Now, the Dresden Dolls, who call their music “brechtian punk cabaret,” are always dramatic and over the top, and she always seems to be disclosing her deepest secrets as she sings. Could a celebrity whose career isn’t founded on being maudlin blog about this without damaging her image? And yet, even Palmer writes on her blog, about her blog:

all the journalists ask me: “aren’t you afraid you expose your private life too much?” i find this funny. my family reads this blog, my manager reads it, the label publicist reads it, brian reads it, our crew and promotors read it. this is the fucking ART of telling the truth carefully.

if i actually shared my private life in all it’s complexity and detail, i would anger and worry and confuse these people so much….i’d be crucified. so i generally save my personal conflicts, my true heartbreak, for the emails i send to the ones who don’t need me as a boss, a rock star, a musician, an idol, a promotional tool or even an artist.

it shouldn’t come as a surprise that everything i share here is heavily censored, well, slanted at least..a combination of the reckless impulses to emote and the simultaneous, hyper-conscious measuring of the consequences.

Interpersonal research makes it clear that even in our closest relationships we need privacy. It’s always challenging for celebrities to have a clear public/private persona boundary of which they are in control. With a blog, the celebrity has the added challenge of creating a very clearly defined public persona which nonetheless appears to be a private persona. Looks like Amanda Palmer has got this down, but how many others do?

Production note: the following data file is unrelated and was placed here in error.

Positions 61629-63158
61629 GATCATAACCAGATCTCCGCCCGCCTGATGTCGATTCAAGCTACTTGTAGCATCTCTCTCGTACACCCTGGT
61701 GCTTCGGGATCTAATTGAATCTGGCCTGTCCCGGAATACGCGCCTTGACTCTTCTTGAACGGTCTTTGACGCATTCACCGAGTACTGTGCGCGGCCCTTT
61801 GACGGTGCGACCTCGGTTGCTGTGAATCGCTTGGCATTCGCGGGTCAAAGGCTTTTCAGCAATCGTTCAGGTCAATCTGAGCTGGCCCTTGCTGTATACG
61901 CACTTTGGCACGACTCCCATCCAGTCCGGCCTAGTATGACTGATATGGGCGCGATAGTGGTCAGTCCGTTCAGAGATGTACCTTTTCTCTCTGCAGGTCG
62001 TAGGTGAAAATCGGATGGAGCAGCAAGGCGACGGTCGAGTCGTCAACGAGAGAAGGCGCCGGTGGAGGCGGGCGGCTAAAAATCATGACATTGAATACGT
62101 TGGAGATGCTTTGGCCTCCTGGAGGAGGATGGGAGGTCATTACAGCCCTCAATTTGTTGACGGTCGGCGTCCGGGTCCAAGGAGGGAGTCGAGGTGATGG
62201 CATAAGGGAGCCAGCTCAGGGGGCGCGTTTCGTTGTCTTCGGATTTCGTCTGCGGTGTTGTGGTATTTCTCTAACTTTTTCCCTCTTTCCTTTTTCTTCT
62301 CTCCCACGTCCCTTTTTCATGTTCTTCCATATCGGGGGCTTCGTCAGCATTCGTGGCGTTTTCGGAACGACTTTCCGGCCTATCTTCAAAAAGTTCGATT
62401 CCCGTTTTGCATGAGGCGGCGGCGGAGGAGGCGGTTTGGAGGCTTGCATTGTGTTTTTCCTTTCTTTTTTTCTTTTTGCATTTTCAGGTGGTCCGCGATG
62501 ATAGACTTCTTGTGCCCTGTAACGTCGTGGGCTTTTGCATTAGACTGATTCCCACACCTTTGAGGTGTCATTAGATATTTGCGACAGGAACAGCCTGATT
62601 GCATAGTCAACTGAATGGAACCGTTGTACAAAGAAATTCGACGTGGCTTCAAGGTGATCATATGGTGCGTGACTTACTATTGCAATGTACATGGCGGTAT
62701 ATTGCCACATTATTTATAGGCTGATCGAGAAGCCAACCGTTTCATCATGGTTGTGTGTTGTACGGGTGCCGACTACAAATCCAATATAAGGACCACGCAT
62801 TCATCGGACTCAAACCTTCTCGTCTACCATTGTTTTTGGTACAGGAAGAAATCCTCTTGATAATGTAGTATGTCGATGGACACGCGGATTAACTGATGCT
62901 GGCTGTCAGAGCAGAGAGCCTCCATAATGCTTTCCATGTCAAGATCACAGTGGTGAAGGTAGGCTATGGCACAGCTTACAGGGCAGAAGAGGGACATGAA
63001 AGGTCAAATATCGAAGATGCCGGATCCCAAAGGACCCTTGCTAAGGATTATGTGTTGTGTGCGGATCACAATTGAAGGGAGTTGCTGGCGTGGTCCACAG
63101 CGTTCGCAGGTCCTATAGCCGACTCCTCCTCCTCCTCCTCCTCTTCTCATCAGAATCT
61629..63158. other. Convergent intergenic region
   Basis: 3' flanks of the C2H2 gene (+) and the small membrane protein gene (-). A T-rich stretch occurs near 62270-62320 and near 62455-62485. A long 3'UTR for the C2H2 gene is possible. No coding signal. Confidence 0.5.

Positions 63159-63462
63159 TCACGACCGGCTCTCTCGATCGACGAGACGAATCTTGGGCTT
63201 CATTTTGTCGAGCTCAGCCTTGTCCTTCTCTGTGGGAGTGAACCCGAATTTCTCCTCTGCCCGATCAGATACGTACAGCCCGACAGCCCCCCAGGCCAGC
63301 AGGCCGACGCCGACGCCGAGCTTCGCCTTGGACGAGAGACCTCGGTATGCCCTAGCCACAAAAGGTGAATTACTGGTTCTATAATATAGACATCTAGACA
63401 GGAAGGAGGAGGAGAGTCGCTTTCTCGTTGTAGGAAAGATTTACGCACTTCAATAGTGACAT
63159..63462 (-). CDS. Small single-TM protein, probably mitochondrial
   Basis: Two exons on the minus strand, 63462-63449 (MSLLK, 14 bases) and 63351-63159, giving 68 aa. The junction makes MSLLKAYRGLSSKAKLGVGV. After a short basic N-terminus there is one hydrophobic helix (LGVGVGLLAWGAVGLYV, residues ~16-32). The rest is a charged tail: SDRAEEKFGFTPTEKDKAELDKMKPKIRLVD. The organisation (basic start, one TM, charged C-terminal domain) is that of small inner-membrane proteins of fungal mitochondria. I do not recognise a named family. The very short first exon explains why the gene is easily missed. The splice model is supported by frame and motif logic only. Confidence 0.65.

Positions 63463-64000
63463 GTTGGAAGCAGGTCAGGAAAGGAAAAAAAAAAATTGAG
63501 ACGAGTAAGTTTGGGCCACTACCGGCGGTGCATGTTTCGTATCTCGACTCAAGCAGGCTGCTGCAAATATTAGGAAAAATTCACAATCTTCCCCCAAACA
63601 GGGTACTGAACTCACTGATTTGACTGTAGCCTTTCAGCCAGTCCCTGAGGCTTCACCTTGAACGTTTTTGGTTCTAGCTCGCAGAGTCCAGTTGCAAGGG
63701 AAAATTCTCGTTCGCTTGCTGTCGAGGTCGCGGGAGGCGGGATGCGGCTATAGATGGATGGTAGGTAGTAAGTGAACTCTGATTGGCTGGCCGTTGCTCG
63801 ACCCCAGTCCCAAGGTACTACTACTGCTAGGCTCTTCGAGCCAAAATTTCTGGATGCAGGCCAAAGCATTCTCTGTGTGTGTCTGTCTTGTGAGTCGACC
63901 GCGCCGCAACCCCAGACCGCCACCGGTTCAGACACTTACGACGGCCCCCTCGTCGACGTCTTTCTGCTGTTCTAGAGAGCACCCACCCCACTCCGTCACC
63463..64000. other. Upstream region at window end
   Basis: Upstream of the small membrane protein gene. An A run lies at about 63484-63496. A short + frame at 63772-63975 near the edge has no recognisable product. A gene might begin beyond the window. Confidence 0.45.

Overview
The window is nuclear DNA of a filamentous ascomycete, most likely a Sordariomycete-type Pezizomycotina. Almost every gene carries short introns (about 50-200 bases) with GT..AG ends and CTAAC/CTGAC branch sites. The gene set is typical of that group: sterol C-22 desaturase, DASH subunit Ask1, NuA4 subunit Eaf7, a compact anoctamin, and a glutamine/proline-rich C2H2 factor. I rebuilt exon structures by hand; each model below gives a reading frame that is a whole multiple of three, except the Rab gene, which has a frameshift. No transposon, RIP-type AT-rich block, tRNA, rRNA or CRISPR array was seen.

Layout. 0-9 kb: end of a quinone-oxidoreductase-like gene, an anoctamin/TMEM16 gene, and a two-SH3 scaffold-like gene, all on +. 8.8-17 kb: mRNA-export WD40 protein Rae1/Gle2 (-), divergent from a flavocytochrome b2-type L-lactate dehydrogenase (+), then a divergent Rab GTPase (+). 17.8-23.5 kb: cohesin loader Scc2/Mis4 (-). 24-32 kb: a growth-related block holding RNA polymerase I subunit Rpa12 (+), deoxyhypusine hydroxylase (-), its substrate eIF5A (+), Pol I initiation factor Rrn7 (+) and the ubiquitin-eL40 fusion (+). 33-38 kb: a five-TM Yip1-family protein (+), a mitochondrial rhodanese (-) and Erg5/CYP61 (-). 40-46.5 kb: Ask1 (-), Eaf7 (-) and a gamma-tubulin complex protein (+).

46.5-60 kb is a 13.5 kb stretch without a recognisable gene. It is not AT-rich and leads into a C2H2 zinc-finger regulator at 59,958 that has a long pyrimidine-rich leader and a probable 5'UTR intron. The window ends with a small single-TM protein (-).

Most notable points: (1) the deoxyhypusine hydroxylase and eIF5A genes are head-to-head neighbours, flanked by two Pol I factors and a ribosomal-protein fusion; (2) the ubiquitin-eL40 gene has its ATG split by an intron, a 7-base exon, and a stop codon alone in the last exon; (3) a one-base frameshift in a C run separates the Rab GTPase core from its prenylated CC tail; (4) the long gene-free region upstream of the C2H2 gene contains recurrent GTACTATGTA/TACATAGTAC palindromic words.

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Pop Stars Must Blog says Baltimore Sun

Here is a really interesting article in the Baltimore Sun about the importance of blogging in supporting a fan base’s relationship with a band (or, if you’re on the money-receiving end of the relationship, the importance of blogging in marketing):

“Blogging ultimately drives a pop star’s brand and leads to more sales via iTunes,” says Robb Hecht, a New York-based branding expert and marketing strategist. “It is very important for a pop star to keep a blog in our new age where music is incredibly accessible via the Internet, cell phones and various other technological advances.”

The article points out that the internet changes the relationship between fan and ‘star’ in ways that enable a much greater sense of closeness (something evident in the Pete Townshend quote in the entry below). In essense, marketing becomes relationship management on a scale somewhere far closer to interpersonal than mass communication is used to. There’s a long line of mass media research into “parasocial relationships” — the kind people develop with their favorite tv characters. The fact that blogging is continuously updated while records are released months or years apart opens new potentials for parasocial relationships with musicians: